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What is the President's English?

The President's English refers to the communication style and language proficiency of a sitting U.S. President. It's a blend of political rhetoric, clarity, and persuasion, tailored to resonate with the public and convey policy. How does this unique linguistic approach impact national discourse and international relations? Join us as we examine the power of presidential eloquence.
Mary McMahon
Mary McMahon
Mary McMahon
Mary McMahon

Some people use the term “the President's English” derisively, to refer to the peculiar manner of speaking exhibited by former American President George Walker Bush. Many examples of the President's English could be heard at speeches, news conferences, and various other events during his period of office. The term “Bushisms” is also used to describe these lingual slips, which range from the amusing to the horrifying. Some Americans are embarrassed by the President's English, feeling that it reflects poorly on the nation as a whole.

Public speaking is difficult, and presidents are not exempted from gaffes, even when they have speechwriters to assist them. Numerous presidents throughout American history have made some notable slips of the tongue while in public office, but Bush made quite a number of these slips, leading to widespread mockery around the world. Some people suggest that his use of the English language suggested a profound discomfort with English, especially the formal form used by elected officials in Washington, implying that Bush was not intelligent. Others have more charitably suggested that slips of the tongue can happen to anyone, even a president.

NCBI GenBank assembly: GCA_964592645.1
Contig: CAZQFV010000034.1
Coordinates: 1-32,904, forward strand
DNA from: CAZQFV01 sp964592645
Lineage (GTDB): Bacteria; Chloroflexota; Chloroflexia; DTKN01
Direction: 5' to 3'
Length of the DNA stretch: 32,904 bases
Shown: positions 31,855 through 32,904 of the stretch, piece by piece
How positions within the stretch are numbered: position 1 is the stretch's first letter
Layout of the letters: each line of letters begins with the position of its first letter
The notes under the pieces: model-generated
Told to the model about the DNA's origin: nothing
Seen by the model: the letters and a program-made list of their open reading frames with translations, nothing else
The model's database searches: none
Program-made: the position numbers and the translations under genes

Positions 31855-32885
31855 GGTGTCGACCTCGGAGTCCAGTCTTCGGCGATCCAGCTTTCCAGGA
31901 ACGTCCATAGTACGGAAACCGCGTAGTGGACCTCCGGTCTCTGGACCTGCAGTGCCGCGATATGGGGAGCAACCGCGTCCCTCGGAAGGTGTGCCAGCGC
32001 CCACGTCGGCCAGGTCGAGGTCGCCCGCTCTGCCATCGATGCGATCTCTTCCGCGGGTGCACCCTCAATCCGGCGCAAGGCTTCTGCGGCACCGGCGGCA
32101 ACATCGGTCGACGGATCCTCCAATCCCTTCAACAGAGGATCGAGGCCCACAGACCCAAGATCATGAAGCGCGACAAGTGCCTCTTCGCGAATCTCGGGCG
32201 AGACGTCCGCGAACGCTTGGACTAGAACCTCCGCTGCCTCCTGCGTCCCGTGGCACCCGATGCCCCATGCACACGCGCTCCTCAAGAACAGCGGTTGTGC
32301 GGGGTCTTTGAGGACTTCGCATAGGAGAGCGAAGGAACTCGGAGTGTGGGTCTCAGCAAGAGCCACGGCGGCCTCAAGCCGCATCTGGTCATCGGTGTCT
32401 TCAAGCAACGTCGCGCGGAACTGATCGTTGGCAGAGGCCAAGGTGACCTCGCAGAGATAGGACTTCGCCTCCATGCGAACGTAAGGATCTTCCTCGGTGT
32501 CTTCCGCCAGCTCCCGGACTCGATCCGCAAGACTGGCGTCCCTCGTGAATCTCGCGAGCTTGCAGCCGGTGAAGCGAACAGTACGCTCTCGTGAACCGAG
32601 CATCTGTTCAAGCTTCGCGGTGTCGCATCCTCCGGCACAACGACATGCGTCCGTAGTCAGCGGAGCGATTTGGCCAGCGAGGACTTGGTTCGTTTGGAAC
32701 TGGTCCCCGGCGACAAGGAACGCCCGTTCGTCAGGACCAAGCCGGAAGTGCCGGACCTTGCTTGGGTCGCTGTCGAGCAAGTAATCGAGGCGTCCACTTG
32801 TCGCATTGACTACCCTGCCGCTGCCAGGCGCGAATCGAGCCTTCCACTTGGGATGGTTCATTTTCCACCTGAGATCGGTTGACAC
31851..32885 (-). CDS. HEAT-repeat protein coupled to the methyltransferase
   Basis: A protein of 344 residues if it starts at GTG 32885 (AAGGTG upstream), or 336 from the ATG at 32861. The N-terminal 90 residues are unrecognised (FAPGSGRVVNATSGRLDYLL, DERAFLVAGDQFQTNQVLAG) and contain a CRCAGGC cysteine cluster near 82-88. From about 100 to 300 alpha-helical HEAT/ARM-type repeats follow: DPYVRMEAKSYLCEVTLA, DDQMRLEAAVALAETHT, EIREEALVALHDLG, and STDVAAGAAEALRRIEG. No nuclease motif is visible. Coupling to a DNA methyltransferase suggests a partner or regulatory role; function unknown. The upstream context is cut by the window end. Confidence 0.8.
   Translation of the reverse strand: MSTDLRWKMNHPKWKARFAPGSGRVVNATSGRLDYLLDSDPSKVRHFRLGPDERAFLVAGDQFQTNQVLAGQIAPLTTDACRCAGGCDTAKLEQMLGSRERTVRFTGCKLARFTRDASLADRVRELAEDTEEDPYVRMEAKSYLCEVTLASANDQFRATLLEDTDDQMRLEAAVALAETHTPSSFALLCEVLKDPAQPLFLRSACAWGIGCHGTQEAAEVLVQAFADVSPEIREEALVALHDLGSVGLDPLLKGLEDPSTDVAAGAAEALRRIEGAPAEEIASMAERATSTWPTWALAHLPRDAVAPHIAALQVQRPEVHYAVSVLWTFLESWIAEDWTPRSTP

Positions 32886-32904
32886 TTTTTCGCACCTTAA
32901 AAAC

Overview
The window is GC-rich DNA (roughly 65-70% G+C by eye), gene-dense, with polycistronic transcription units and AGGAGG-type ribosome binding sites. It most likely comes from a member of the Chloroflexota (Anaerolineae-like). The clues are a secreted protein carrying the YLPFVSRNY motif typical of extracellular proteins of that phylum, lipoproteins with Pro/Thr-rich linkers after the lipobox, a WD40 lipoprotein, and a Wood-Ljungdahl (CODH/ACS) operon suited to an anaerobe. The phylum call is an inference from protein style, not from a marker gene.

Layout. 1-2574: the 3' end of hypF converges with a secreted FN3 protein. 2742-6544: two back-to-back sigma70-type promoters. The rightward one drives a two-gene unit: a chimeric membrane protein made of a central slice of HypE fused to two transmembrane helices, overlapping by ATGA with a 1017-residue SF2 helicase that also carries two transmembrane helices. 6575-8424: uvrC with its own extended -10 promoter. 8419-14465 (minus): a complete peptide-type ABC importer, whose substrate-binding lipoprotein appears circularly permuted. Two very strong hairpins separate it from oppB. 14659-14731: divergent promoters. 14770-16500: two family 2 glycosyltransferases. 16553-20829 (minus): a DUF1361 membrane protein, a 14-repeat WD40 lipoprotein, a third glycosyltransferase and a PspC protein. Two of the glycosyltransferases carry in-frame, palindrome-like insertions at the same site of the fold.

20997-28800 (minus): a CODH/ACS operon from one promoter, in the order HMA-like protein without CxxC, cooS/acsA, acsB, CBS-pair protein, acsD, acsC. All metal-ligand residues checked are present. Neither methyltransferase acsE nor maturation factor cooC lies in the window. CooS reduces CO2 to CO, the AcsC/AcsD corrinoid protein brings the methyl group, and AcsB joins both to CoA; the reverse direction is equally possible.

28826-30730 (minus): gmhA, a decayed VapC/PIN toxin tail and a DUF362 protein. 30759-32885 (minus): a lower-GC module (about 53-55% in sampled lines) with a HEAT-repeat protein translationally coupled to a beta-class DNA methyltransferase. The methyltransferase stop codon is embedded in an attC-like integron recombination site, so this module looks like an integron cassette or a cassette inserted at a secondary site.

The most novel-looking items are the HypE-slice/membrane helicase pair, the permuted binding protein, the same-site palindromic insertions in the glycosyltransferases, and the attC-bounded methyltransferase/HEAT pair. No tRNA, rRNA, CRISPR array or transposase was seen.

Numerous presidents throughout American history have made some notable slips of the tongue.
Numerous presidents throughout American history have made some notable slips of the tongue.

The President's English is marked by an inability to grasp basic grammatical concepts, such as subject/verb agreement. Many Bushisms take the form of spoonerisms, in which the letters in a word are transposed by accident, while others are simply malapropisms, words used where they do not belong. On occasion, the President's English has resulted in the coinage of an entirely new word, such as “misunderestimated,” a Bushism which flabbergasted observers in Arkansas in 2000. In other instances, the President has appeared to ramble or become confused while speaking.

Many Bushisms simply sound like scrambled off the cuff remarks which were made in a hurry. Others are simply perplexing, and totally unfathomable, while some examples of the President's English suggest that the President's brain may have been working faster than his mouth, as is the case when he mangles folk wisdom and popular sayings, like he did in 2002 when he said “fool me once, shame on—shame on you. Fool me—you can't get fooled again.”